Build a professional producer resume in minutes. Browse through our resume examples to identify the best way to word your resume. Then choose from 12+ resume templates to create your producer resume.
New York, NY
Producer2013 - Present
CNN•New York, NY
Television Producer2012 - 2013
CBS•New York, NY
Sports Anchor2011 - 2012
CBS•New York, NY
Bachelor's Degree Journalism2008 - 2011
Georgia State University•Atlanta, GA
Don't Have A Professional Resume?
Zippia allows you to choose from different easy-to-use Producer templates, and provides you with expert advice. Using the templates, you can rest assured that the structure and format of your Producer resume is top notch. Choose a template with the colors, fonts & text sizes that are appropriate for your industry.
Your name should be the biggest text on the page and be at or near the top of the document.
Your address doesn't need to include your street name or house number - listing your city and state works just fine.
Your email address should be professional, but not your current work email address. It's not a good look to use your work email for personal projects (job-searching).
Your social media can be included if you have a fully-fledged LinkedIn page or another social media page that showcases your relevant skill set.
Your resume's education section should include:
Optional subsections for your education section include:
Other tips to consider when writing your education section include:
The most important part of any resume is the experience section. Recruiters and hiring managers expect to see your experience listed in reverse chronological order, meaning that you should begin with your most recent experience and then work backwards.
Don't just list your job duties below each job entry. Instead, make sure most of your bullet points discuss impressive achievements from your past positions. Whenever you can, use numbers to contextualize your accomplishments for the hiring manager reading your resume.
It's okay if you can't include exact percentages or dollar figures. There's a big difference even between saying "Managed a team of engineers" and "Managed a team of 6 engineers over a 9-month project."
Most importantly, make sure that the experience you include is relevant to the job you're applying for. Use the job description to ensure that each bullet point on your resume is appropriate and helpful.
Professor, Stage & Screen Acting, University of Nevada, Las Vegas
Performance experience is the most apparent accomplishment theatre employers look for on a resume. The documented ability to sing, dance, and act, are still the standards that define a well-rounded theatre performer. A summary showing roles in a wide variety of genres (classical/period/musicals/comedies/dramas) will undoubtedly stand out versus one limited in number and scope. As well, classes taken are of interest to a potential employer. Courses in movement, voice, diction, screen acting, stage combat, etc., will suggest that the student was focused on being--or the program forced them to be--well-rounded and involved. And, fortunately, or unfortunately, the school can make a difference to employers.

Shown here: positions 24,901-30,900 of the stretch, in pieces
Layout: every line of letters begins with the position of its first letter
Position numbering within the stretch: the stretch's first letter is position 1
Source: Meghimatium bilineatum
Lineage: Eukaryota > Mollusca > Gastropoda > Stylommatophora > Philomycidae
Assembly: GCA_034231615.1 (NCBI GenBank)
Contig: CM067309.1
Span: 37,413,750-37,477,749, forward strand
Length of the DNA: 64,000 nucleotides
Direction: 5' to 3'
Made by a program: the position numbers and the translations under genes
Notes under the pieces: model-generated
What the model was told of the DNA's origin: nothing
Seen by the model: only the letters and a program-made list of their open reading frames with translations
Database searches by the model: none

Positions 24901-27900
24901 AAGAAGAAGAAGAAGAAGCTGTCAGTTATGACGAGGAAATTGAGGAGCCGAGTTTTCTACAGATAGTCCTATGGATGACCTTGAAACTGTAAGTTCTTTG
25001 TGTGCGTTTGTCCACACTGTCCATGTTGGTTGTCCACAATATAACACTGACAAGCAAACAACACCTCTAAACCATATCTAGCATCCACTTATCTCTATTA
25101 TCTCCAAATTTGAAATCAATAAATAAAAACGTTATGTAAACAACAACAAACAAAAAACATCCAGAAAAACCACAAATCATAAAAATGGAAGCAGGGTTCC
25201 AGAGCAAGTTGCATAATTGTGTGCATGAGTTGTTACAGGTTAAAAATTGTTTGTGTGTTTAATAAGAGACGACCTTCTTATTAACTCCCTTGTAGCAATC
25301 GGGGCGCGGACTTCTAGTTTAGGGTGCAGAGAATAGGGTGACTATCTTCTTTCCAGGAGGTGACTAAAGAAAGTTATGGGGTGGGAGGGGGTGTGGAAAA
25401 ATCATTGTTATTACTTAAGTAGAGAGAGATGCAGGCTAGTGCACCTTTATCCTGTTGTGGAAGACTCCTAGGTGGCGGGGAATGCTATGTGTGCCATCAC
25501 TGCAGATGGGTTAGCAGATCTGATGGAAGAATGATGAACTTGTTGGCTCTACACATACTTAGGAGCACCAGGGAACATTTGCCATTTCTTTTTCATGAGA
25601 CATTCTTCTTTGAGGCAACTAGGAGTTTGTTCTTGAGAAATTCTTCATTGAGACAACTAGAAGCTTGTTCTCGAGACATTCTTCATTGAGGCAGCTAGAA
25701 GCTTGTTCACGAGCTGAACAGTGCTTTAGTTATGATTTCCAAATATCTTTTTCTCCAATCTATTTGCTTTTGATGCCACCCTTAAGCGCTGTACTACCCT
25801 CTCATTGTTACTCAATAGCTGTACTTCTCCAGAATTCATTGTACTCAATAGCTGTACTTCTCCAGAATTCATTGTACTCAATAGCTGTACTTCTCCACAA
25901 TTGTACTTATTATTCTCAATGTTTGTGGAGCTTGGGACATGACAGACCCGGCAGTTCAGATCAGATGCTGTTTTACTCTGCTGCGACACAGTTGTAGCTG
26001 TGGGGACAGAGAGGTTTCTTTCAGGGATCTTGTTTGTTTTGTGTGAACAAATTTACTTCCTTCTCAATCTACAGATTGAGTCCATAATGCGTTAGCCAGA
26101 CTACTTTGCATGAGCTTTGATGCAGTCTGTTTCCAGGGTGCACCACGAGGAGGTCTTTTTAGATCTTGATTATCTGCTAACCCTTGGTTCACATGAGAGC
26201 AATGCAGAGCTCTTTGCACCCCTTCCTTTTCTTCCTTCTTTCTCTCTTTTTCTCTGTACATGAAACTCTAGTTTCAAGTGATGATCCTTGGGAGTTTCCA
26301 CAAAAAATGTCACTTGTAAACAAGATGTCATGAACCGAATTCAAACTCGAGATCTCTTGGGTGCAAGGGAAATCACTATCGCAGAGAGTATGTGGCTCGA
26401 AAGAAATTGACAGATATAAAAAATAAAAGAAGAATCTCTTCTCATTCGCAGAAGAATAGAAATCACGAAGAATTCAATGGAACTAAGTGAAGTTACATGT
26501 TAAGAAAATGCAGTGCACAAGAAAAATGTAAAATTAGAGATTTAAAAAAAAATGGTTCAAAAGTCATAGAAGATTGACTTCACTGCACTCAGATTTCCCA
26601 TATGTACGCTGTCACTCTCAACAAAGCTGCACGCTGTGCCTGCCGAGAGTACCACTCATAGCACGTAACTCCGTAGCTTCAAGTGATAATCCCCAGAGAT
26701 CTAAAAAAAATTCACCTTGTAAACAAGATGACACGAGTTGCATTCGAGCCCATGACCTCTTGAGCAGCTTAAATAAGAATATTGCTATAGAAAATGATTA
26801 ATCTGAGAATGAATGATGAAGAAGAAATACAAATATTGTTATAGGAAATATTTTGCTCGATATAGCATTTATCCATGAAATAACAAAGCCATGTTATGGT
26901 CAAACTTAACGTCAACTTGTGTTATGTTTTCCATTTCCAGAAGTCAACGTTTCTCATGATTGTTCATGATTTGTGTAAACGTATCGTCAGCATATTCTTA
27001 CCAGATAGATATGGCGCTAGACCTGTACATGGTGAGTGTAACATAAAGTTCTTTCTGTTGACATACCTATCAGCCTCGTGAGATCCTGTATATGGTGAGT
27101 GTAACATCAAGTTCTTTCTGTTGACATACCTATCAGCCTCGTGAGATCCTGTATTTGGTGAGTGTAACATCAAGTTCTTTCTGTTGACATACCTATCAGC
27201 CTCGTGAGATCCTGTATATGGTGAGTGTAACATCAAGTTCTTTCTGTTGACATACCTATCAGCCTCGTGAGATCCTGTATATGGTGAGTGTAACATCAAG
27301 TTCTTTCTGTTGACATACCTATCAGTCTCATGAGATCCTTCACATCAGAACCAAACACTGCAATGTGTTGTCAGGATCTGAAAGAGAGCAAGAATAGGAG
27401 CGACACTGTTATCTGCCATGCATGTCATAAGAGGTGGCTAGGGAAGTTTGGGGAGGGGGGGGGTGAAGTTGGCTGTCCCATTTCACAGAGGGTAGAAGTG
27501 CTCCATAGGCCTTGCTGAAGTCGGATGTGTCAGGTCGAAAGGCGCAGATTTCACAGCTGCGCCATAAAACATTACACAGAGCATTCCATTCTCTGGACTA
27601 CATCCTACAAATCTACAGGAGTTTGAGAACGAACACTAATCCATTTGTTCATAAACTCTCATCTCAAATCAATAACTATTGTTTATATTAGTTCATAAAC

The more prominent and more well-known the program, the more famous the alumni, the more severe or well-trained the student is deemed to be. I say "unfortunately" because that is often far from being true. There are many good students to be found on large and small campuses. A well-rounded theatre student has trained in various genres (stage, musicals, film/tv, opera) to prepare for a career in the arts. The operative word being "career." Say, for example, the theatre student is applying to teach at a university. The classes or specialized area of training becomes a lot more important than the proven ability to perform. And with that, the ability to write and communicate orally. Show more
Certifications can be a powerful tool to show employers that you know your stuff. If you have any of these certifications, make sure to put them on your Producer resume:
A resume summary statement is a 1-3 sentence spiel at the top of your resume that quickly summarizes who you are and what you have to offer. In this section, include your job title, years of experience (if it's 3+), and an impressive accomplishment, if you have space for it.
Remember to address skills and experiences that are emphasized in the job description.
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